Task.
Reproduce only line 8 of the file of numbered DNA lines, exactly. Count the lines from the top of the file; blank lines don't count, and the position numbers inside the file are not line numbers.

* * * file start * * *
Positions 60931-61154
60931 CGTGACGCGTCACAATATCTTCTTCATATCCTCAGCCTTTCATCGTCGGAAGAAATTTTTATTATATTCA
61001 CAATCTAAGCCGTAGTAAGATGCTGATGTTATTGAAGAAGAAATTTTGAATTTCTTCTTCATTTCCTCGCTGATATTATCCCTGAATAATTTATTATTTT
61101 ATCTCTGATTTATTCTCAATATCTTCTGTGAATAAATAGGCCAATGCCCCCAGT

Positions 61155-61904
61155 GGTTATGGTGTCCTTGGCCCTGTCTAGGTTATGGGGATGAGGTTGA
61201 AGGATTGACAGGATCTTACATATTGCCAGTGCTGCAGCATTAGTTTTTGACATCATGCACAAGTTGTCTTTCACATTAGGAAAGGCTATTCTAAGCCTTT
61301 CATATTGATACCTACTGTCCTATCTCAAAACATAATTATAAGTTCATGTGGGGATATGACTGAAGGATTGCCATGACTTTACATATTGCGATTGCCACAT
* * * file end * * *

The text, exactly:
61301 CATATTGATACCTACTGTCCTATCTCAAAACATAATTATAAGTTCATGTGGGGATATGACTGAAGGATTGCCATGACTTTACATATTGCGATTGCCACAT